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Journal Articles

Long-term predictions of ambient dose equivalent rates after the Fukushima Daiichi Nuclear Power Plant accident

Kinase, Sakae; Takahashi, Tomoyuki*; Saito, Kimiaki

Journal of Nuclear Science and Technology, 54(12), p.1345 - 1354, 2017/12

 Times Cited Count:15 Percentile:4.02(Nuclear Science & Technology)

Journal Articles

Prediction of ambient dose equivalent rates for 30 years after the Fukushima accident and its technological development

Kinase, Sakae

Nippon Genshiryoku Gakkai-Shi, 58(6), p.362 - 366, 2016/06

no abstracts in English

Journal Articles

Uncertainty in predictions of the ambient dose equivalent rates for 30 years following the Fukushima Daiichi Nuclear Power Plant accident

Kinase, Sakae; Takahashi, Tomoyuki*; Sato, Satoshi; Yamamoto, Hideaki; Saito, Kimiaki

Proceedings of 17th NSFS Conference (Internet), p.27 - 33, 2016/02

Journal Articles

Prediction of ambient dose equivalent rates for the next 30 years after the accident

Kinase, Sakae; Takahashi, Tomoyuki*; Sato, Satoshi*; Yamamoto, Hideaki; Saito, Kimiaki

Proceedings of International Symposium on Radiological Issues for Fukushima's Revitalized Future, p.40 - 43, 2015/00

To support recovery and rehabilitation in Fukushima, prediction models have been developed for ambient dose equivalent rate distribution within the 80 km-radius around the Fukushima Daiichi Nuclear Power Plant. The prediction models that are based on bi-exponential functions characterized by ecological half-lives of radioactive caesium for land-use, enable Fukushima residents to obtain distribution maps of ambient dose equivalent rates for the next 30 years after the accident. Model parameters were evaluated using ambient dose equivalent rates through car-borne surveys. The model parameters in deciduous and evergreen forest areas were found to be different from those in other areas. In addition, it was found that distribution maps of ambient dose equivalent rates for the next 30 years after the accident, created by the prediction models would be useful for follow-up of the radiological situation.

Journal Articles

Marine environmental assessment system of radionuclides around Japan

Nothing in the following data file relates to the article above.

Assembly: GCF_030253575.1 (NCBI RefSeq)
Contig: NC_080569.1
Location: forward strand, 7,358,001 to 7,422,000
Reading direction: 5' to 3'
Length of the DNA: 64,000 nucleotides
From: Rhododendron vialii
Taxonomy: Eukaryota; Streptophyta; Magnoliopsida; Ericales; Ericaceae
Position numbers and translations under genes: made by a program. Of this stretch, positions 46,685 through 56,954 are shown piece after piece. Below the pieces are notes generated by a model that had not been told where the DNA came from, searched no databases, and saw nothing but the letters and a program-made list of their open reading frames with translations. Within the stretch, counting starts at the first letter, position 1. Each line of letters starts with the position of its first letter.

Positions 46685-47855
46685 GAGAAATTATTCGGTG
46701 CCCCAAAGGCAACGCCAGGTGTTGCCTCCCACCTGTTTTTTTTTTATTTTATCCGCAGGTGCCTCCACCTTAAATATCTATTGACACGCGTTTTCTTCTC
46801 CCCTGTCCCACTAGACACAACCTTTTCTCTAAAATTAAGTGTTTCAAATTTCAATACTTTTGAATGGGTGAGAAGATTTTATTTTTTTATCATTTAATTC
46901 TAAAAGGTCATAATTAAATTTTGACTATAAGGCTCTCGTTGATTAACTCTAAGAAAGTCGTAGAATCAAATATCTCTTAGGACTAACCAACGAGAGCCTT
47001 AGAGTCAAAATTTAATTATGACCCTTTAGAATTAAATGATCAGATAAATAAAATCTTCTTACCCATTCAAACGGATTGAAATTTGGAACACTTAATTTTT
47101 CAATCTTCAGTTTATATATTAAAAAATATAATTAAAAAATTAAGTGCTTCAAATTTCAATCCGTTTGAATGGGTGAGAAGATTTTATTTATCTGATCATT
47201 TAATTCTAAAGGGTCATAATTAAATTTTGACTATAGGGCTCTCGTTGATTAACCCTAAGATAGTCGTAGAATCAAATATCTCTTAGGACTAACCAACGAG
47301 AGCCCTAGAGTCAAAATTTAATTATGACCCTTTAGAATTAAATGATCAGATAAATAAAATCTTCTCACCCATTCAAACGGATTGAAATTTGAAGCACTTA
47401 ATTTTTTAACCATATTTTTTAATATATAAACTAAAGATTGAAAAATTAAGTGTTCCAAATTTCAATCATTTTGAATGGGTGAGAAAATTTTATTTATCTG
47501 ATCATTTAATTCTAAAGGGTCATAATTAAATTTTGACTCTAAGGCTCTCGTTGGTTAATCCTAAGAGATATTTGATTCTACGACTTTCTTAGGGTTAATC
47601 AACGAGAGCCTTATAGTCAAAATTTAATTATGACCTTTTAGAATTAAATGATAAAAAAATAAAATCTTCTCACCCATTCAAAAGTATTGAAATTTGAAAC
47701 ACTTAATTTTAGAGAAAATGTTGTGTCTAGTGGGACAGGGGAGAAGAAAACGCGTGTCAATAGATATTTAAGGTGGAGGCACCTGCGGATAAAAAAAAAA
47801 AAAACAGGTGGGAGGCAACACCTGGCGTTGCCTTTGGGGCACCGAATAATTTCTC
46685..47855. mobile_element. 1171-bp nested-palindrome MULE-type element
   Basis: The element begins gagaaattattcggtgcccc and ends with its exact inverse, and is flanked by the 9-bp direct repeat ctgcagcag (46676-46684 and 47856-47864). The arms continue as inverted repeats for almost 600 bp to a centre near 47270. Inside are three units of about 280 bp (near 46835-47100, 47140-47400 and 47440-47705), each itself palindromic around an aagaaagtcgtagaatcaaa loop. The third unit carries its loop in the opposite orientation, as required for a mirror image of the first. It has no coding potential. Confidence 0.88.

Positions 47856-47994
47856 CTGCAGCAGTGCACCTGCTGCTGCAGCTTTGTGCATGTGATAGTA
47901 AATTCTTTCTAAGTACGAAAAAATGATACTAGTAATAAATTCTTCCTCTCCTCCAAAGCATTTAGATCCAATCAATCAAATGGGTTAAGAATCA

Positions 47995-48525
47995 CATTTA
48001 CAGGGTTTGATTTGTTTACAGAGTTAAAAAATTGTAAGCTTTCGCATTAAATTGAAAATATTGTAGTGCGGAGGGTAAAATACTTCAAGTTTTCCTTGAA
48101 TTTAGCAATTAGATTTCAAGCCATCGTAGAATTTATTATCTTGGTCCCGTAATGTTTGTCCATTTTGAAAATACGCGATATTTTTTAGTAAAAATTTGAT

Kobayashi, Takuya; Togawa, Orihiko

Proceedings from the International Conference on Radioactivity in the Environment (CD-ROM), 4 Pages, 2002/09

A marine environmental assessment system STEAMER is developing for predicting the short-term (30days) dispersion and assessing the collective dose to the Japanese population due to radionuclides released to the ocean. The computer code system for short-term predictions of radionuclide dispersion is a combination of the Princeton Ocean Model (POM) for predicting ocean currents and a particle random walk model SEA-GEARN for oceanic dispersion of dissolved radionuclides. The system has been applied to a hypothetical accident of a nuclear submarine if it sinks in an offshore region around Japan, by using measured currents, temperature, salinity and meteorological regional objective analysis data (RANAL). Another computer code system DSOCEAN is also applied to the same hypothetical accident in order to compare the results of radionuclide dispersion in the ocean and the collective dose to the Japanese population. An equidistant-grid compartment model combined with a model of the geostrophic current analysis is used in DSOCEAN.

Journal Articles

A Code for predicting the migration of ground additionals: MOGRA

Amano, Hikaru; Takahashi, Tomoyuki*

Genshiryoku eye, 48(6), p.69 - 73, 2002/06

no abstracts in English

JAEA Reports

Distribution of actinide elements among various environmental factors (II)

Kudo, Akira*; *

JNC-TJ8400 2000-010, 67 Pages, 2000/02

JNC-TJ8400-2000-010.pdf:2.17MB